Pursuing Happiness, the newest and latest documentary from Adam Shell and Nicholas Kraft is heartwarming. Shell took to Kickstarter to help fund this documentary of an idea of what is happiness and how can we find it. Through his connections he made with social media marketing, he’s interviewed close to 400 people across the greater United States to find the happiest people in the country and what makes them happy. We’re taken on a journey from New York and Massachusetts to Louisiana and California, to learn about the history of happiness, the biological reasoning behind happiness, and how to obtain happiness. Shell’s documentary isn’t one-dimensional as it may sound, it poignant in its message and is thoughtful and earnest about each subject. Shell handles each interview with care and allows for some of the best purest interviews to unfold on camera. We learn about the history and scientific research of happiness as Shell works his way around the country to discover the true meaning of happiness.
A documentary is only as strong as its concept, characters, and interviews. If your concept is strong but your characters and interviews are weak, the film faults and crumbles under its own ambition. Pursuing Happiness may have a loose concept of trying to understand happiness and joy on a biological level but diving a little in some of the lives of some of the most relatable subjects is key to ensuring the picture is one of merit. Adam Shell is charismatic in his interviews, allowing some subjects to be as candid as possible. Take John for example: John’s an upper extremity bilateral amputee (both of his hands have been amputated) whom lost two wives to divorce and cancer, respectively. He’s candid about his misfortune as well as his relationship with his daughter. Having learned the piano for over half his life before the amputations, John plays a piece he wrote that is moving and shows his vulnerability of having to cope without hands. Almost every subject is handled with this delicate care of easing someone into talking about his or her health of tribulations.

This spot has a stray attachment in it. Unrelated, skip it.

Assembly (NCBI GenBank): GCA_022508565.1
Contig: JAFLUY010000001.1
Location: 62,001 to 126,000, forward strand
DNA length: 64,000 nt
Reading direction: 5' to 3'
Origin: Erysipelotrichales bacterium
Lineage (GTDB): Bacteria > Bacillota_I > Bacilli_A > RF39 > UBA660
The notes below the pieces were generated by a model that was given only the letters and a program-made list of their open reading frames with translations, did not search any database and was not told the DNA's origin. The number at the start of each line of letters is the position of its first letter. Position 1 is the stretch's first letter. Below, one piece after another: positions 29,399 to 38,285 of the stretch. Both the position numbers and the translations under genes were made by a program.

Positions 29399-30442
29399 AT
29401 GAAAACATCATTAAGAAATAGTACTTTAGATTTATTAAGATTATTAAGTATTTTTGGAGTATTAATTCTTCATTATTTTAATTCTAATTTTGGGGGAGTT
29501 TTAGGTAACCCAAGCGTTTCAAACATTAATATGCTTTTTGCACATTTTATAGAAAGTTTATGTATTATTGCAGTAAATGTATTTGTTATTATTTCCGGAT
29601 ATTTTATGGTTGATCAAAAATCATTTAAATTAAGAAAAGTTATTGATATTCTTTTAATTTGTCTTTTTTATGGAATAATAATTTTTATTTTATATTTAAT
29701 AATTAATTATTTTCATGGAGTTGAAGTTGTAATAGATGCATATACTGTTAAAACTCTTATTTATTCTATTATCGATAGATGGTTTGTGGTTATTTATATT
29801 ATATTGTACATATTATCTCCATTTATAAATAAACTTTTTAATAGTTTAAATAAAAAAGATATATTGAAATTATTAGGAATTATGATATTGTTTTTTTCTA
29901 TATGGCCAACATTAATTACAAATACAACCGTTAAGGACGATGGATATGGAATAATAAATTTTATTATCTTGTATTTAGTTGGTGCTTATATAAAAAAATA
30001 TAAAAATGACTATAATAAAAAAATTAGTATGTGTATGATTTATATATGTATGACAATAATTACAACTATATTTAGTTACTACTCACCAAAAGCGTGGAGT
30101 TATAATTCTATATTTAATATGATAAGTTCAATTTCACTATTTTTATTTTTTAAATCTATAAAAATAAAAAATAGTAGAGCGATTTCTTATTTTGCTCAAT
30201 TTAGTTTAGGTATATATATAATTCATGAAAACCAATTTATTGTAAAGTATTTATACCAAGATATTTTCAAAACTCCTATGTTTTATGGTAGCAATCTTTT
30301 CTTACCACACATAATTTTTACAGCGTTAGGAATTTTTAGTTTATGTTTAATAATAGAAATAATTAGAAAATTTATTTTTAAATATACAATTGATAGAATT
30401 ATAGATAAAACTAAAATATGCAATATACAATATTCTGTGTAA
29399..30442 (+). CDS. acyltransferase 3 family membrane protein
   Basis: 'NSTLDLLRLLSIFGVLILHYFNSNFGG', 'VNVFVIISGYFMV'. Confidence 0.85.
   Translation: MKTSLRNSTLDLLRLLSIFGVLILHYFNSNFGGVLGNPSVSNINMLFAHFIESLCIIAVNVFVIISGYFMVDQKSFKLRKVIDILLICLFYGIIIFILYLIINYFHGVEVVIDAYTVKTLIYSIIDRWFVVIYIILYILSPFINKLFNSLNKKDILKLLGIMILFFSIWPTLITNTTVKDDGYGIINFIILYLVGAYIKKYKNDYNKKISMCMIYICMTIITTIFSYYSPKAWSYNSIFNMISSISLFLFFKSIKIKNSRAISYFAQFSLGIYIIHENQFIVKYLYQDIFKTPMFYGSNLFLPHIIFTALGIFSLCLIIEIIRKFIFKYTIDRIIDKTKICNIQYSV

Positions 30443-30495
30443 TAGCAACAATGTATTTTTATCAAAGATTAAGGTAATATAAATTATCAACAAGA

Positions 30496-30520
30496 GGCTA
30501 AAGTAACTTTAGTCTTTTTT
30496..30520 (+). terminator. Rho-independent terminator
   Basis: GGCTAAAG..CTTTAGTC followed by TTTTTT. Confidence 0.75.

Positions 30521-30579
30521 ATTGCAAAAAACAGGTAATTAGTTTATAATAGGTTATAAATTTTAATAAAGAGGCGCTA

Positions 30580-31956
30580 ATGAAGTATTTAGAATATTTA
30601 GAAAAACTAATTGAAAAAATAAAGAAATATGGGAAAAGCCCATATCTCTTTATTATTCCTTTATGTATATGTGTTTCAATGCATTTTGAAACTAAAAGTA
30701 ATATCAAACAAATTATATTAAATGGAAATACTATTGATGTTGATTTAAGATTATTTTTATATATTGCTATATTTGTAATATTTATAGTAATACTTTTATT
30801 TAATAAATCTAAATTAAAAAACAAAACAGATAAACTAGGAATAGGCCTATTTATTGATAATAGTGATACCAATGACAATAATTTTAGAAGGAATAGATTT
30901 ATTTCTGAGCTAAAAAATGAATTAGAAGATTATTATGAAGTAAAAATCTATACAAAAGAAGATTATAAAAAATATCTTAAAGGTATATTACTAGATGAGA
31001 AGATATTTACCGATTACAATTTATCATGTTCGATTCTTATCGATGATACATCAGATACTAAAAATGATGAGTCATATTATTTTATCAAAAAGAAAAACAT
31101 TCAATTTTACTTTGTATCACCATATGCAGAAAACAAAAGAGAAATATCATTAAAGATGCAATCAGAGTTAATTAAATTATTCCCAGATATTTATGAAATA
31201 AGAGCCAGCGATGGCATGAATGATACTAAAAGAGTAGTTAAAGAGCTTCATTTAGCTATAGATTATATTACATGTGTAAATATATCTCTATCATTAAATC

Some may come away thinking Shell is manipulating, playing with the emotions of the viewer to elicit a response of hope. I’m doubtful as Shell comes of as genuine and the film follows suit in its earnestness. For those looking for a film to slap a smile on their face, Pursuing Happiness is the film to consider.
Like a Michael Moore doc, Adam Shell is prevalent through the first half of the film, essentially playing a character. It’s distracting at first until the midway point in the film where he becomes less and less present, which makes for the some of the best pieces of the film to flourish on their own.
The purpose of a documentary is to provoke a thought or a dialog about its subject matter. While Pursuing Happiness isn’t groundbreaking nor would cause any worldwide movement, it will cause you to look internally to question if you’re truly happy. According to the film, the definition of happiness changes when you transition from a child to an adult as priorities change and your worldview paradigm shifts focus.
The lesson the film feeds across is not just to find happiness but to live life in the now and not take it for granted; live generously and care for others and treat others with how you want to be treated. It’s a simple lesson to live by and one the film is exceptional in telling.